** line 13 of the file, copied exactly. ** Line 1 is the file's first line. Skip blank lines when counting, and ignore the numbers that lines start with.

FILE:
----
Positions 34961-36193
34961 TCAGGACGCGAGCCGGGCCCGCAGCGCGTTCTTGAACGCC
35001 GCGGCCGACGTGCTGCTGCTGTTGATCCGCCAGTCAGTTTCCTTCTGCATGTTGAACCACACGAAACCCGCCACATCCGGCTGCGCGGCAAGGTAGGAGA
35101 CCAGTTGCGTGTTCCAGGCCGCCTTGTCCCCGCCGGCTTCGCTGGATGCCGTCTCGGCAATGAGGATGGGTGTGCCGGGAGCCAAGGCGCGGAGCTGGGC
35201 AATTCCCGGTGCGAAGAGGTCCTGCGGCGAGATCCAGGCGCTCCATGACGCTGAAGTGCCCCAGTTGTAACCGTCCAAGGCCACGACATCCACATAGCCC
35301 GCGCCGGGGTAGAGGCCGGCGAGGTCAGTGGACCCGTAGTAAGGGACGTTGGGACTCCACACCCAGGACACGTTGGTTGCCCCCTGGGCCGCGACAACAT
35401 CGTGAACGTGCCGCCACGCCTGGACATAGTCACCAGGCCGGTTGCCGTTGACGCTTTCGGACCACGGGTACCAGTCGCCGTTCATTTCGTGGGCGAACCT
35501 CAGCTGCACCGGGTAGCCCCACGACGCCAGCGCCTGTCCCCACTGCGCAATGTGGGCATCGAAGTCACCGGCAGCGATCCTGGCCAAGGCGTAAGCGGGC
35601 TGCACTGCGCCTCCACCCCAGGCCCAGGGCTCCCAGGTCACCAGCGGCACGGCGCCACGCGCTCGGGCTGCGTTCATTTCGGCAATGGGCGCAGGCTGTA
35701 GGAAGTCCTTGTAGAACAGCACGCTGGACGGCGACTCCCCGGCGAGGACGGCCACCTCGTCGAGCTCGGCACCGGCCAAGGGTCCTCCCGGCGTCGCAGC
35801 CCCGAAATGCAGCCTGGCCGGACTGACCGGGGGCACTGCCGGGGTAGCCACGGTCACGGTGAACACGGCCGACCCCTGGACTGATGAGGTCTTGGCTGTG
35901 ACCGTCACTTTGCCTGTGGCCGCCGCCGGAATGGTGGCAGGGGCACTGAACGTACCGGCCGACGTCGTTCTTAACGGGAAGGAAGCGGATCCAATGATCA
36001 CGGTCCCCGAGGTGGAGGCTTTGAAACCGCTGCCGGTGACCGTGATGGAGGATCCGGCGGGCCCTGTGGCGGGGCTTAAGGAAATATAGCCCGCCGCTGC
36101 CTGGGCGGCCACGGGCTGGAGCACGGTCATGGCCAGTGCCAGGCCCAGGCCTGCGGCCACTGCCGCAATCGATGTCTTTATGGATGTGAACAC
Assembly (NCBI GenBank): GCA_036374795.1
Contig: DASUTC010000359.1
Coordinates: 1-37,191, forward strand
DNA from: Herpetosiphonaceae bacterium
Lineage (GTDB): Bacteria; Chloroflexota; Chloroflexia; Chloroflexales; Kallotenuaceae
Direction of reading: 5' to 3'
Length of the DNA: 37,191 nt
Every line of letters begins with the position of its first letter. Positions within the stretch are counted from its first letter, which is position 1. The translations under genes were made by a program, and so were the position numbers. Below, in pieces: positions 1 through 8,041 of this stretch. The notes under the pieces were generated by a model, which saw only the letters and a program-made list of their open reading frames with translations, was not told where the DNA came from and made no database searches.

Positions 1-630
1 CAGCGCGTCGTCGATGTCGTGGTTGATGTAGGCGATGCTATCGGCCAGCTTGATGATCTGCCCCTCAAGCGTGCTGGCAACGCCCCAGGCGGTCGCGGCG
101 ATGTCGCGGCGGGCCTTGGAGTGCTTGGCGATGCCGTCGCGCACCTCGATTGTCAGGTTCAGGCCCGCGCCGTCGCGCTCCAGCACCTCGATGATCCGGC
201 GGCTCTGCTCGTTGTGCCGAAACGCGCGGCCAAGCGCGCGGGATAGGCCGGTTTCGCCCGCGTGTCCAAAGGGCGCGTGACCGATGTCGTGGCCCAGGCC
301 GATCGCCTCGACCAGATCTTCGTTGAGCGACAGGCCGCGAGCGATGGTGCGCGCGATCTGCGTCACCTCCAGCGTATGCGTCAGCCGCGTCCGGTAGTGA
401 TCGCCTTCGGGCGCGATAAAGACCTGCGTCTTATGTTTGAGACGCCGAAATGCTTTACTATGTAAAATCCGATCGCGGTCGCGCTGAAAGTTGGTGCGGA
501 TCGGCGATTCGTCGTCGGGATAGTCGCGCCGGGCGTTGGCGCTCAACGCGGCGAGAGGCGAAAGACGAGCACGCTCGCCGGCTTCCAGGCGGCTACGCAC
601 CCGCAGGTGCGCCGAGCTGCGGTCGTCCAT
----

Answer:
36001 CGGTCCCCGAGGTGGAGGCTTTGAAACCGCTGCCGGTGACCGTGATGGAGGATCCGGCGGGCCCTGTGGCGGGGCTTAAGGAAATATAGCCCGCCGCTGC